American Lates

An endearing display that demonstrates both exceptional vocal and instrumental talents. Beginning by apologising for the state of politics in his home country (a jibe at both Clinton and Trump), tenor Tom Randle takes to the stage with a sonorous take on the traditional American folk song, The Boatman. Halfway through I Bought Me a Cat, soprano Gillian Keith arrives behind the seated rows to warble her way into the Aaron Copland classic and join her colleague Randle on the stage in duet; the two, visibly expressive vocalists show a clear background in musical theatre.

A professional scale from all involved.

At the midway point we are treated to a beautiful rendition of Samuel Barber’s Nocturne, and it is here we begin to see the more illustrious talents of Chad Vindin, the man behind the player piano. Around the same time, Tom Randle enthusiastically provided us with a rendering of his own composition, a dedication to Walt Whitman that sees him sing the words of Reconciliation in praise of the American poet. Thereafter, Emily Sun arrives to the stage, somewhat late but nonetheless masterful of her art, to exhibit impressive skills on the violin.

The third quarter performs pieces by Leonard Bernstein, including West Side Story’s popular Tonight, before the closing three numbers pay tribute to George Gershwin, ending the night on a charming rendition of Let’s Call the Whole Thing Off. It would have been nice to include Emily Sun in the final five minutes of the show. Still, the closer was nonetheless terrific, a stripped back version of Shall We Dance with amusing altered lyrics to their Scottish environment.

At times, the lighting does not effectively complement the talent on stage, but it would be unfair to put blame down to the venue choice. The biggest issue seems to be the exclusion of Emily Sun, where it does not feel that they use the violinist enough to justify her presence. Overall, however, the lasting outcome is sufficient in conveying musical talent on a professional scale from all involved.

Reviews by Stuart Mckenzie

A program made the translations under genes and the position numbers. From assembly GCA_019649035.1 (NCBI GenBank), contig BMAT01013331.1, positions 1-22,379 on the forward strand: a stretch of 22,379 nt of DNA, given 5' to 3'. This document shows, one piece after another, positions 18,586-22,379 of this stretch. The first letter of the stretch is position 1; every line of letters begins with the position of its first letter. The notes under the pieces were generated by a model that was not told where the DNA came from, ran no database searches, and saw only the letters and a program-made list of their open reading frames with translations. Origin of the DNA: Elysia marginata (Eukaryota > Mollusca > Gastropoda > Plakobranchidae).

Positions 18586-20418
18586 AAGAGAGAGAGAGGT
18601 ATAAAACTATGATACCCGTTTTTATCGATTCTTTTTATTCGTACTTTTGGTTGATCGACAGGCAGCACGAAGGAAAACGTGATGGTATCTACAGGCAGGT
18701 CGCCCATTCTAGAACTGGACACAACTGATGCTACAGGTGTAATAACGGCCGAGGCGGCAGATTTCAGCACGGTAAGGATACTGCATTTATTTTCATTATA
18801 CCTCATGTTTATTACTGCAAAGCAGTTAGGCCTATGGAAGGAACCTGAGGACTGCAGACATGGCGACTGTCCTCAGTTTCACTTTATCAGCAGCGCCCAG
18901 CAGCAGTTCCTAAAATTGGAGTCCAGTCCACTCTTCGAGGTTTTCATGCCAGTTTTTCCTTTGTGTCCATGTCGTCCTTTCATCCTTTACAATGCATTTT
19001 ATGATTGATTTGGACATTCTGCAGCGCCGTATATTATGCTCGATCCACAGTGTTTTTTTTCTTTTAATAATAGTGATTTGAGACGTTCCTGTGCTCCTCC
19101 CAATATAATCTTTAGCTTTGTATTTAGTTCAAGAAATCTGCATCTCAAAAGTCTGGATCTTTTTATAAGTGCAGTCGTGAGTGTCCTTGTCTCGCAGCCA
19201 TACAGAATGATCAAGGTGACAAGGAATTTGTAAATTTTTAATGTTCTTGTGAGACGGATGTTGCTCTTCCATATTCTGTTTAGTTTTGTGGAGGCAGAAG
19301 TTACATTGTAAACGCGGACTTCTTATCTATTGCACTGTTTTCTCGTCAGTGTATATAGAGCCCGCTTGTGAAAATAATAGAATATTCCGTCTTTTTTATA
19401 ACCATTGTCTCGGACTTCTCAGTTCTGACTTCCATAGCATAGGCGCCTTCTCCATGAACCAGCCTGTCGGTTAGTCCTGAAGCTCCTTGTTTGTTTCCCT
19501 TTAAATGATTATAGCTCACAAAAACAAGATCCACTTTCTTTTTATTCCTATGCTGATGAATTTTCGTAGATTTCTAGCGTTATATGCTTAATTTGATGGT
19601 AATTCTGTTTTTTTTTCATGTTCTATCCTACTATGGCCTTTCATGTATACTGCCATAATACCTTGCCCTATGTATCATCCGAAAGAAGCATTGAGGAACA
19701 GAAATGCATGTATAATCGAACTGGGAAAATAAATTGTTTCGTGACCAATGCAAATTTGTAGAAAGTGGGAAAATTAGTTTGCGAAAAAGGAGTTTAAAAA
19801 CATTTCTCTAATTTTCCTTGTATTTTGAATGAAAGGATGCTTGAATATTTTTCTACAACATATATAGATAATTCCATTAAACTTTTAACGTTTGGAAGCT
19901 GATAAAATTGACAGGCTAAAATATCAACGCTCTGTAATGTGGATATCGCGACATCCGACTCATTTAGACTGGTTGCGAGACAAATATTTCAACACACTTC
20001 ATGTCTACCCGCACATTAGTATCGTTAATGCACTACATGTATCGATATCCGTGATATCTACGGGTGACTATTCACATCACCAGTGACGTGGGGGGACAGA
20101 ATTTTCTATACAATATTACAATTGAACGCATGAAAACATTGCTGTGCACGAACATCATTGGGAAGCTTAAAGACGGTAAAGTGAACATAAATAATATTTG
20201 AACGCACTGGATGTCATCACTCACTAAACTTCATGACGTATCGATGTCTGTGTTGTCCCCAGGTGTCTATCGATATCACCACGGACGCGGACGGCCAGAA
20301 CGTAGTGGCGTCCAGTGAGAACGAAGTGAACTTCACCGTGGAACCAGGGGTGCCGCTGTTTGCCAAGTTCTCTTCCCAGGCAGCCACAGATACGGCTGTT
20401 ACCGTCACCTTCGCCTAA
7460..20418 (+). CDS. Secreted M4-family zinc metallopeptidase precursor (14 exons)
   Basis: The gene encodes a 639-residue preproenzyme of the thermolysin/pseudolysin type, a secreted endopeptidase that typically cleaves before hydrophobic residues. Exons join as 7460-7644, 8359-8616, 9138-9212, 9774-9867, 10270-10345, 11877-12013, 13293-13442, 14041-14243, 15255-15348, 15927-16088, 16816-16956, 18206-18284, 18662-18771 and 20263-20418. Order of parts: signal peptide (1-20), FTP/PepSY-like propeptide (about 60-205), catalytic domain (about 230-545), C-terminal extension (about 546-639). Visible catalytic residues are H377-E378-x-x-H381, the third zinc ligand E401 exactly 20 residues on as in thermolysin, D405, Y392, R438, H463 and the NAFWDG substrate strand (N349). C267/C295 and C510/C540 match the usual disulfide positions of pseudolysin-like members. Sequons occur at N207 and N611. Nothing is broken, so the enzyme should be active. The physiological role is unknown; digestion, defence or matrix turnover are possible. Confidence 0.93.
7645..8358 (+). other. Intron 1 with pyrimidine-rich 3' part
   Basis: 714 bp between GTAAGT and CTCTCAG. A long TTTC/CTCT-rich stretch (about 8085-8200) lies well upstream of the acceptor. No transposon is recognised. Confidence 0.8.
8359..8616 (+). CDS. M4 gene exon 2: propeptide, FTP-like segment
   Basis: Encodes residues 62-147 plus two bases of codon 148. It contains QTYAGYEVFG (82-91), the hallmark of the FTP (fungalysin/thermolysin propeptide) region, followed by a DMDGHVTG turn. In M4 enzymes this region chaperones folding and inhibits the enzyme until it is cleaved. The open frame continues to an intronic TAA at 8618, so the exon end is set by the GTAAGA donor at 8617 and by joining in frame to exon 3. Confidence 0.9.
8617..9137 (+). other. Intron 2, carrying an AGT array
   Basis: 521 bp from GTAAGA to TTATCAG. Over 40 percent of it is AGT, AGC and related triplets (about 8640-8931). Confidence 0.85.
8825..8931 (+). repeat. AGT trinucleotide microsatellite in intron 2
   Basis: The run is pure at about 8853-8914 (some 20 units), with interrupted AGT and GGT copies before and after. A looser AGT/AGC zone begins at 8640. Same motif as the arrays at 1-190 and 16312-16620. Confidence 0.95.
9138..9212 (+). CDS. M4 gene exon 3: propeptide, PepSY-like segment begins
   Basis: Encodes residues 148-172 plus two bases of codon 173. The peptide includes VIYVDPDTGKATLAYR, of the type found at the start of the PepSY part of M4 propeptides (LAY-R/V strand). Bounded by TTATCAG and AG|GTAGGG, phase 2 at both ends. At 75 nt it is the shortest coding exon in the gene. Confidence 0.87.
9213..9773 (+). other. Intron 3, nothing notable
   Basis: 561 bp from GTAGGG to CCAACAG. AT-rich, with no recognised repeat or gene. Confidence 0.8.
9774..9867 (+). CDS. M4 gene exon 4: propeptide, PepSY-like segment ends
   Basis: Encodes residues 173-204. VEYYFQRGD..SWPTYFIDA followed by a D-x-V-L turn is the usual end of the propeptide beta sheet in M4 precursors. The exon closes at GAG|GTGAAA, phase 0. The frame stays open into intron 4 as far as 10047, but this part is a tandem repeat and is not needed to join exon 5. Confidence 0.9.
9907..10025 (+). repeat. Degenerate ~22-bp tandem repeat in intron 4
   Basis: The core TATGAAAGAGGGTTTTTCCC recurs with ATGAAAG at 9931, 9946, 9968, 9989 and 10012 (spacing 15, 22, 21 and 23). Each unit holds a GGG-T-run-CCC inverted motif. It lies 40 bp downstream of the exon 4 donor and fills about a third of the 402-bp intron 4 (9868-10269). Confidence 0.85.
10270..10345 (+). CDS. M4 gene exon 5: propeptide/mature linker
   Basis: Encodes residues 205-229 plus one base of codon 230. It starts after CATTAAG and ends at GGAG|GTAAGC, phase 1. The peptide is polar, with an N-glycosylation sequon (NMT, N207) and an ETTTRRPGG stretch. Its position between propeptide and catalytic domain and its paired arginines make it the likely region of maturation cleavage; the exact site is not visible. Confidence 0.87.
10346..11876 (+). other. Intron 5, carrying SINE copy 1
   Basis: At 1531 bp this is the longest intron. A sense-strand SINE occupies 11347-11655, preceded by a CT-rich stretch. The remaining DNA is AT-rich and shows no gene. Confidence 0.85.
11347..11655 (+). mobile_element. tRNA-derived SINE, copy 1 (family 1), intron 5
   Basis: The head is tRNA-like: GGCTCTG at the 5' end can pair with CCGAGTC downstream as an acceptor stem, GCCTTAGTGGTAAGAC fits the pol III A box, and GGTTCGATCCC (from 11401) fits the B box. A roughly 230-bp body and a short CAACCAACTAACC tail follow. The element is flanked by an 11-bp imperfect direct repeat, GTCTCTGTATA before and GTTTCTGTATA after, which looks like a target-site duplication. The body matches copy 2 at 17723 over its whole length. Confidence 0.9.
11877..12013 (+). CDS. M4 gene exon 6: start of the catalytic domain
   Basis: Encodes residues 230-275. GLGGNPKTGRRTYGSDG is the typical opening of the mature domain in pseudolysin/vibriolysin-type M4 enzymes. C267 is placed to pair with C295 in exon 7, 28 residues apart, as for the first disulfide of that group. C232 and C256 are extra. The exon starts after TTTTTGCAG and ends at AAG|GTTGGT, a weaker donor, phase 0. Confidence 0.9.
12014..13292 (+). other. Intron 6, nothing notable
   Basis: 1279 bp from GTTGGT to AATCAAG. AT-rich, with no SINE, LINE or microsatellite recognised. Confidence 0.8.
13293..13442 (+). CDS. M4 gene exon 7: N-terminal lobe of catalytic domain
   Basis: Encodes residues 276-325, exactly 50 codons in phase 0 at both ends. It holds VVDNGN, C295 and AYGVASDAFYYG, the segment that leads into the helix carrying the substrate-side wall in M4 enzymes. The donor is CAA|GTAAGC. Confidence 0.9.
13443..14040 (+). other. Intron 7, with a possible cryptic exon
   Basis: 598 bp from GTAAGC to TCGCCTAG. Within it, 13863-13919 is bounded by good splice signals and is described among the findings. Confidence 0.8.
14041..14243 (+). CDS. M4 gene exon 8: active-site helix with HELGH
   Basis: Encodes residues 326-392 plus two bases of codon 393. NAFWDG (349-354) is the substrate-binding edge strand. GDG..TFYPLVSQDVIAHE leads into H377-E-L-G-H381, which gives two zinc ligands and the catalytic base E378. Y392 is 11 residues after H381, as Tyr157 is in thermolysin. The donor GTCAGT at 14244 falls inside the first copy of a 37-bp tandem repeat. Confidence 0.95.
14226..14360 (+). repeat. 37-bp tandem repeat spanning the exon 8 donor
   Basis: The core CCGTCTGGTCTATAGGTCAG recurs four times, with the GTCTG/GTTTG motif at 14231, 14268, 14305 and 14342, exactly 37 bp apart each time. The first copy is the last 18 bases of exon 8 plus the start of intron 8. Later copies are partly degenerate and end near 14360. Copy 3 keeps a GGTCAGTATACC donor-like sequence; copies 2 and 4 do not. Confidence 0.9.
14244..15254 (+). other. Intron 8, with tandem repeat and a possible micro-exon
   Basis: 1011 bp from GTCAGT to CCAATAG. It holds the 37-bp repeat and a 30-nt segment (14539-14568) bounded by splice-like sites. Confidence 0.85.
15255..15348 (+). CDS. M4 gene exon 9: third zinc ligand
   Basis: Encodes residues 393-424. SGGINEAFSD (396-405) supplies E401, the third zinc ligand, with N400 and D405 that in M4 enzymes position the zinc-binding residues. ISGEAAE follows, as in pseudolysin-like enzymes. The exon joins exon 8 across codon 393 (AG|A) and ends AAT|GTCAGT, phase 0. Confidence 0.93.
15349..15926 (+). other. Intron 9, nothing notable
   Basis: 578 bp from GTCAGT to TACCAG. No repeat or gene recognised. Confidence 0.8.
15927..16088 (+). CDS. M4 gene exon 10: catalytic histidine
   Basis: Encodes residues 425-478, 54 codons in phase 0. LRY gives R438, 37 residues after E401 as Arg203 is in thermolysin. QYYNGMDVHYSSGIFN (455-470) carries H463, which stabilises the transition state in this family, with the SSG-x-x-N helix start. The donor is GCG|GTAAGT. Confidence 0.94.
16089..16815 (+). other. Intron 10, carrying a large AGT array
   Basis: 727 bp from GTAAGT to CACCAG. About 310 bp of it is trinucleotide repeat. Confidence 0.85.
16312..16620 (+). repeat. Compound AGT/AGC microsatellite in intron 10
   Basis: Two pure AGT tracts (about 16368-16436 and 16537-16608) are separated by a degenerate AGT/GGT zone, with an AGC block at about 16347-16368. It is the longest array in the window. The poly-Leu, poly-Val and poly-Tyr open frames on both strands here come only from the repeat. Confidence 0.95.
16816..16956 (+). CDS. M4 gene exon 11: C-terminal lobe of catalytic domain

Mirth Meltdown @ 52 Canoes

A Pessimist's Guide to Being Happy

★★★★
The Stand’s New Town Theatre

Is God a Psychopath?

★★★★
Gilded Balloon Teviot

John Pendal: Monster

★★★★★
The Jazz Bar

The Katet Plays Stevie Wonder

★★★★
Scottish Poetry Library

Umbrella Man

★★★★★

Since you’re here…

… we have a small favour to ask. We don't want your money to support a hack's bar bill at Abattoir, but if you have a pound or two spare, we really encourage you to support a good cause. If this review has either helped you discover a gem or avoid a turkey, consider doing some good that will really make a difference.

You can donate to the charity of your choice, but if you're looking for inspiration, there are three charities we really like.

Mama Biashara
Kate Copstick’s charity, Mama Biashara, works with the poorest and most marginalised people in Kenya. They give grants to set up small, sustainable businesses that bring financial independence and security. That five quid you spend on a large glass of House White? They can save someone’s life with that. And the money for a pair of Air Jordans? Will take four women and their fifteen children away from a man who is raping them and into a new life with a moneymaking business for Mum and happiness for the kids.
Donate to Mama Biashara now

Theatre MAD
The Make A Difference Trust fights HIV & AIDS one stage at a time. Their UK and International grant-making strategy is based on five criteria that raise awareness, educate, and provide care and support for the most vulnerable in society. A host of fundraising events, including Bucket Collections, Late Night Cabarets, West End Eurovision, West End Bares and A West End Christmas continue to raise funds for projects both in the UK and Sub-Saharan Africa.
Donate to Theatre MAD now

Acting For Others
Acting for Others provides financial and emotional support to all theatre workers in times of need through the 14 member charities. During the COVID-19 crisis Acting for Others have raised over £600,000 to support theatre workers affected by the pandemic.
Donate to Acting For Others now

Performances

Location

The Blurb

Soprano Gillian Keith is joined by tenor Tom Randle, violinist Emily Sun and pianist Chad Vindin for this late-night concert of American classics, including Bernstein, Gershwin and Copland. Includes a glass of wine.

Most Popular See More

Joseph and the Amazing Technicolor Dreamcoat

From £13.00

More Info

Find Tickets

Wicked

From £31.00

More Info

Find Tickets

SIX

From £29.00

More Info

Find Tickets

The Play That Goes Wrong

From £24.00

More Info

Find Tickets

Mamma Mia!

From £18.00

More Info

Find Tickets

Everybody's Talking About Jamie

From £24.00

More Info

Find Tickets